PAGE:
Minister visits Ria Formosa seahorse sanctuary

Seahorse populations are recovering after being decimated in the last decade due to illegal fishing

Portugal’s Environment Minister Duarte Cordeiro was in the Algarve last week as part of the government’s two-day tour of the region, having set aside some time to visit the Ria Formosa seahorse sanctuary near Culatra Island.

Maritime signalling works were recently carried out at the sanctuary and are described as an “essential step” for estuary users to “know where navigation is forbidden, thus guaranteeing a more effective preservation of seahorses and their natural habitat at Ria Formosa,” says the Regional Board of the Nature and Forest Conservation Institute (ICNF).

The signalling was carried out by ICNF with the help of the Algarve Sea Science Centre (CCMar) and the Almancil International Rotary Club.

As ICNF points out, the Ria Formosa seahorse population has suffered a great decline in the last decade due to human activity.

Illegal fishing is one of the main reasons as seahorses are much sought after by the Asian market and a popular ingredient in traditional Chinese medicine.

Minister visits Ria Formosa seahorse sanctuary

This illegal activity started being detected between 2013 and 2015 and “led to a sudden decrease in populations” which were left “totally exposed” to the trawling method used.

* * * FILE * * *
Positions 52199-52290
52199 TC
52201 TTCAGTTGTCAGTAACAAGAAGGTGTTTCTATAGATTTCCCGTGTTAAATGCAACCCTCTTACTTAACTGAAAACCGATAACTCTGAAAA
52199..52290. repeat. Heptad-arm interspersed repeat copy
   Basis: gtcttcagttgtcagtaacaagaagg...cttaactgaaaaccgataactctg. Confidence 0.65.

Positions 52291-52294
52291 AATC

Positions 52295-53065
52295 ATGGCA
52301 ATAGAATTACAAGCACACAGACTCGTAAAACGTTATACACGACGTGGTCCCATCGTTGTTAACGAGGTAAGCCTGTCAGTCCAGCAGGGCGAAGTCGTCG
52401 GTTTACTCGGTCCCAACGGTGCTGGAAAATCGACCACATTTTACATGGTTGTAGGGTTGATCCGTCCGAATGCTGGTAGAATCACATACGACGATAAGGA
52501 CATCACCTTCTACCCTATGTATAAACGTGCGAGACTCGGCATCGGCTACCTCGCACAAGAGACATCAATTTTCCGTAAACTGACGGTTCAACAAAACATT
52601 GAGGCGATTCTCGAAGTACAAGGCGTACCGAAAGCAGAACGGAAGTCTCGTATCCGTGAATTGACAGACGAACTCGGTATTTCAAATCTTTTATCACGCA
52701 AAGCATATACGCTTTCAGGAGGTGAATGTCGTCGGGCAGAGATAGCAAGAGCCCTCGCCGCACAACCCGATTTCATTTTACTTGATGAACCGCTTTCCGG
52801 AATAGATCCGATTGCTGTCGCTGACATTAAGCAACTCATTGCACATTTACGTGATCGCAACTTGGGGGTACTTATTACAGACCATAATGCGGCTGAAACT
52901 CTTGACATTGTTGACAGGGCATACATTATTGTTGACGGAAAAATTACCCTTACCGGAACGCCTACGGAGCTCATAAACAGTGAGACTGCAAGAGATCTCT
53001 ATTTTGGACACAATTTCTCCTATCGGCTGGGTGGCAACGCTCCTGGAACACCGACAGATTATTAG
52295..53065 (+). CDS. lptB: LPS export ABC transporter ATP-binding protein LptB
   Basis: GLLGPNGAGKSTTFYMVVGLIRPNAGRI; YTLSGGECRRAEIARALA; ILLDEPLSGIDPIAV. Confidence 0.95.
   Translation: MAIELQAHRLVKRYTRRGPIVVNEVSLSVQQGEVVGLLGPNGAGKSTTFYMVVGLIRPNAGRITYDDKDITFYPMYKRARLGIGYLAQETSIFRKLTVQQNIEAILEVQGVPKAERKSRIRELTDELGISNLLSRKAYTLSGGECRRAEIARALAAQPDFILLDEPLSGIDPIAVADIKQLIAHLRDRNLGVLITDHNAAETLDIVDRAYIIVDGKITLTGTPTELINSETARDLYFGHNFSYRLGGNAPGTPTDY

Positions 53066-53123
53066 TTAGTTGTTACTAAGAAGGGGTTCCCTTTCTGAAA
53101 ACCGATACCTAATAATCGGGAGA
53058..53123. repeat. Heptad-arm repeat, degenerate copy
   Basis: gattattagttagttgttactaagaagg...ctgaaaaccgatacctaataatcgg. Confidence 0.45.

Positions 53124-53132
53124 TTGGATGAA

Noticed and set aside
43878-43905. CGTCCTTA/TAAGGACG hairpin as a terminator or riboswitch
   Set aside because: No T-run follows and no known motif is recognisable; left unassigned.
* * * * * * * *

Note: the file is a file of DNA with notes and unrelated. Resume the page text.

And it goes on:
This method also had an “indirect impact on the bottom of the estuary,” which affected the habitats of the seahorses, such as the underwater prairies of Ria Formosa.

Underwater sound pollution and aggradation (an increase in land elevation due to the accumulation of sediment) near breakwaters were also identified as issues affecting the local seahorse population.

In order to prevent the extinction of the estuary’s seahorses, a special group – with an exceptionally long name (Grupo para a Salvaguarda e Conservação das Populações de Cavalos Marinhos da Ria Formosa, or GSCPMRF) – was set up, featuring all the local and national institutions with the power to help mitigate the damage already done and propose measures to save the local seahorses.

One of the first measures implemented was the creation of sanctuary areas for the seahorses – one in Culatra and another in Geada – to not only provide safe zones for this species but also test whether the measure is effective and if more sanctuary areas are needed.

These efforts have proven successful, as monitoring campaigns in 2022 showed a “significant increase of the population of these species,” said to be six times higher than in 2020 and 2021.

While the number of seahorses was still very low in some of the 25 locations monitored, the increase was substantial in others, ICNF says.

“This allowed us to register a significant global increase in the abundance of seahorses observed in Ria Formosa,” it adds.

The institute is predicting a “promising future” for the local seahorse population, although it says that it is vital to continue monitoring in order to have updated information and act accordingly.

By Michael Bruxo
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